In January, my Inc.com colleague Selena Cuffe wrote that, though her evidence was purely anecdotal, she believed that entrepreneurship was highly correlated with a better sex life. Turns out the evidence isn't just anecdotal.
PlanetSoho, which sells online management tools to small businesses and home business owners (5 employees or fewer), surveyed their users and discovered that while no one disputes the hard work that goes into running a business, life does seem to be better behind the wheel of your own company than working for someone else. Some of the benefits respondents reported:
A better sex life is not a reason to go into business yourself, but the other reasons may well push you into it. And while the results are not scientific and cannot be generalized to every small business out there, they do give small business owners (or people who are thinking about taking the leap into ownership) something to think about.
As the owner, you get to do all these things, but as your business grows and you need employees, you should think about if they will be happy with those same perks. When 61 percent of small and home business owners report that they love creating their own schedule, it should make managers take notice. That's a huge perk for your employees as well.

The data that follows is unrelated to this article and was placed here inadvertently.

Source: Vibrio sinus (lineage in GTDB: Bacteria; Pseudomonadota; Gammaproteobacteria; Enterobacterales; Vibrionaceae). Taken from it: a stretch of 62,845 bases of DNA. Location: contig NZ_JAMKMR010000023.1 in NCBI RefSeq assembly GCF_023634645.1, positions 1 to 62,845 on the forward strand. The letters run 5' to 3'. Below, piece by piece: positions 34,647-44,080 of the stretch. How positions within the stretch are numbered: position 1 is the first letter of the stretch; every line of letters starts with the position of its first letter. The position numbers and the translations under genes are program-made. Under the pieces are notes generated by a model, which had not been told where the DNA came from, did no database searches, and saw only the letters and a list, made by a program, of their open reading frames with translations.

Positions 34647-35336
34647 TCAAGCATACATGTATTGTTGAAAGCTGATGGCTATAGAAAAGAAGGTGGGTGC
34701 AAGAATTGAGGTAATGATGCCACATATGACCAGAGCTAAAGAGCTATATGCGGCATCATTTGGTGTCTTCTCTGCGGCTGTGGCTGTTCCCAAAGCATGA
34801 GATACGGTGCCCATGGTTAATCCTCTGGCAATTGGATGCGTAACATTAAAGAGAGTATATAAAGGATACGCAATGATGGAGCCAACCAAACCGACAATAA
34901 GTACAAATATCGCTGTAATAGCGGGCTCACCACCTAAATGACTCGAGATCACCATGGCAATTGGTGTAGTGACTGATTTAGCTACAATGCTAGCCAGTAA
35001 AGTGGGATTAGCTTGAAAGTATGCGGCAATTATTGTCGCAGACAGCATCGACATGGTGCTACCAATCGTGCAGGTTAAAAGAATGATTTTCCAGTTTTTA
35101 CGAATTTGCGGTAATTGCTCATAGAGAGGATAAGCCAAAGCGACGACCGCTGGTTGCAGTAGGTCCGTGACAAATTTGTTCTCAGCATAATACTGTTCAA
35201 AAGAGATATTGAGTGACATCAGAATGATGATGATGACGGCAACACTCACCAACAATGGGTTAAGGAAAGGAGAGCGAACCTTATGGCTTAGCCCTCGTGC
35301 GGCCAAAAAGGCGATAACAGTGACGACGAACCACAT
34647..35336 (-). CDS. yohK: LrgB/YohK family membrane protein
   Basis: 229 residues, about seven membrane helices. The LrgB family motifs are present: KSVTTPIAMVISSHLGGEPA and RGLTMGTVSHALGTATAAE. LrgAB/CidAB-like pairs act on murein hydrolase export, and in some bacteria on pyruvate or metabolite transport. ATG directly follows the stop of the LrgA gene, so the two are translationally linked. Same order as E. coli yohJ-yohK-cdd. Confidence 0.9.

If you hire the right people, who will work hard and accomplish what is needed, you no longer need to set rigid schedules. And think about the 41 percent who consider not commuting a bonus. You choose the location for your office, your employees do not. Consider allowing your employee who lives farther away to work from home--if it works for your business. Not all businesses function well on that type of schedule.
We all know that despite the benefits, business ownership is not a bed of roses. The National Association for the Self Employed surveyed its members about the problems they face as small business owners. Some of those? Worrying about health insurance for themselves and their employees, the struggling economy and providing a college education for their children. Those are pretty big problems to deal with.
Has working for yourself made your life easier? Or has the added responsibility of knowing that you, alone, are responsible for hitting revenue targets made your life more complicated and stressful?